The U.S. department responsible for setting standards publishes well-written draft on 802.11i security: As with previous National Institute of Standards and Technology (NIST) documents on wireless technology, the intent is both to provide recommendations and requirements to government agencies, but it's also to disseminate to a wider business audience a solid set of principles that should underlay a security plan.
The Guide to IEEE 802.11i: Establishing Robust Security Networks, is extremely dry but readable, providing a solid framework for those trying to make sense of old security flaws and new solutions. If it had a slightly livelier tone, much of it could be published as a mass-market book, in fact. While this is a draft, it seems awfully finished to me, and I expect there's a review process to correct errors and gather opinions about specific requirements.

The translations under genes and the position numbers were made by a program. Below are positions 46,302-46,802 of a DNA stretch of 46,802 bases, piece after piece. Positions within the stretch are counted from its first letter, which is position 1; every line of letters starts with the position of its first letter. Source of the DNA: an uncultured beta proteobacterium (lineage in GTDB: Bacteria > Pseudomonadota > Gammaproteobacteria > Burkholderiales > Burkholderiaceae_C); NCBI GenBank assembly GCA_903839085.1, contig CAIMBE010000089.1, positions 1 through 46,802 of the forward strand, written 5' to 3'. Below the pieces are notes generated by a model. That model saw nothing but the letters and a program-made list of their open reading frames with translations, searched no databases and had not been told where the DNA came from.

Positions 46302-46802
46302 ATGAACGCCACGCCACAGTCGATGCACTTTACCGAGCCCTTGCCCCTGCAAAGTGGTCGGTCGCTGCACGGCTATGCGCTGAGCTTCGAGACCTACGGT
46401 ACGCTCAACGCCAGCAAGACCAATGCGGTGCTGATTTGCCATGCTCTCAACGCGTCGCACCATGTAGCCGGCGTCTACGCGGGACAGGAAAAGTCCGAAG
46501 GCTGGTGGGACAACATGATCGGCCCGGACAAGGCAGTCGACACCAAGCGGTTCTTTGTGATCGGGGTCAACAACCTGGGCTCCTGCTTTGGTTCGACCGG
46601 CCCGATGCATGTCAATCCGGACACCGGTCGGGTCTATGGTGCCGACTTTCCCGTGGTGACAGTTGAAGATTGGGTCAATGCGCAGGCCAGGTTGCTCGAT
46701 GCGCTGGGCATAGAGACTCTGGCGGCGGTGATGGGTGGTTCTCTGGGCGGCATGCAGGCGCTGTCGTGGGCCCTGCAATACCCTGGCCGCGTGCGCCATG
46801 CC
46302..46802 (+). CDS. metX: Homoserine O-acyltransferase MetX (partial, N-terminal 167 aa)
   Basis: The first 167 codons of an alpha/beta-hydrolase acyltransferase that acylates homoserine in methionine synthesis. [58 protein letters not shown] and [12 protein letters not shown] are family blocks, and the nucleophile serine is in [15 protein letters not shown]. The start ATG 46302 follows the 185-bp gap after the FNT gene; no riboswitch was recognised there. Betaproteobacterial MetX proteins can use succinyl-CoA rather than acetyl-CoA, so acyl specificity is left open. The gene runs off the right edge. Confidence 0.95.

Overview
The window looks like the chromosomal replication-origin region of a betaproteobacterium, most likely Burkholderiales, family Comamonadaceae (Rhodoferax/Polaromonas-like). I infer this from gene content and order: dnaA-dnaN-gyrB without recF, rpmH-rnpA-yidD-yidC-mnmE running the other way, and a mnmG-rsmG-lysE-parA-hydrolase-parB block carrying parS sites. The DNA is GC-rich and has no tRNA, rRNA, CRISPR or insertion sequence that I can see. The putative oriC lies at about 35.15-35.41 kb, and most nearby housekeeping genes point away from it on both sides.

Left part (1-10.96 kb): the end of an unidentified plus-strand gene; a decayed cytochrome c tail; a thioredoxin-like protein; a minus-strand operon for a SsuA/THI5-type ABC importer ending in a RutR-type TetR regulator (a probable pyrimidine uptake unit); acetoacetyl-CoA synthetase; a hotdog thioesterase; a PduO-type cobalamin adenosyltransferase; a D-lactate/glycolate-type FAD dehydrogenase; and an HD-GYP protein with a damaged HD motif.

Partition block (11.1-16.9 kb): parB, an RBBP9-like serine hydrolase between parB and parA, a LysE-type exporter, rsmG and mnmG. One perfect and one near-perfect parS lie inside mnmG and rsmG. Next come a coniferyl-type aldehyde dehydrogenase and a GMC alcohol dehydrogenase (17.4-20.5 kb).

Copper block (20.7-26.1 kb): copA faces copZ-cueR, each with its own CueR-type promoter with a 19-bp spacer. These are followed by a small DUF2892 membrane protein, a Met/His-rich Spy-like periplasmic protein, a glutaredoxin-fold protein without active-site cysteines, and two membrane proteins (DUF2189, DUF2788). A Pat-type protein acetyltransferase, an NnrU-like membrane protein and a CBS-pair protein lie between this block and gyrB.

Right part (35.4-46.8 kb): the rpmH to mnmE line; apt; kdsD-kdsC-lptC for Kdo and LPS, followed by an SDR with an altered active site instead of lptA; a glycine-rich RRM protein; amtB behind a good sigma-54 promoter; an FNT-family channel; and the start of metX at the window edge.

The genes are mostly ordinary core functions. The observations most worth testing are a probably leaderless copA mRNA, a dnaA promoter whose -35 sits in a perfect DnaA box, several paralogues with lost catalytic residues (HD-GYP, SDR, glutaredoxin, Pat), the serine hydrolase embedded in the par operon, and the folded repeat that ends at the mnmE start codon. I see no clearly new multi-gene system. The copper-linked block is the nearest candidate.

There's a bit of gallows humor about previous encryption, integrity, and security schemes in 802.11, such as Wired Equivalent Privacy (WEP), which gets a thorough whacking. In one footenote (No. 16 on page 3-2), we find this punchline: "The shared key authentication scheme based on a unilateral challenge-response mechanism is typically referred to as WEP because it uses the WEP encryption for response computation. However, shared key authentication is actually a simple authentication scheme independent of WEP. Also, it does not work." Bah-dum-bump. And, it's accurate.
My colleague Matthew Gast (author of 802.11 Wireless Networks: The Definitive Guide) will appreciate that the IEEE standard 802.1X is properly capitalized, too. (Amendments are in lowercase; standalone releases are uppercase.)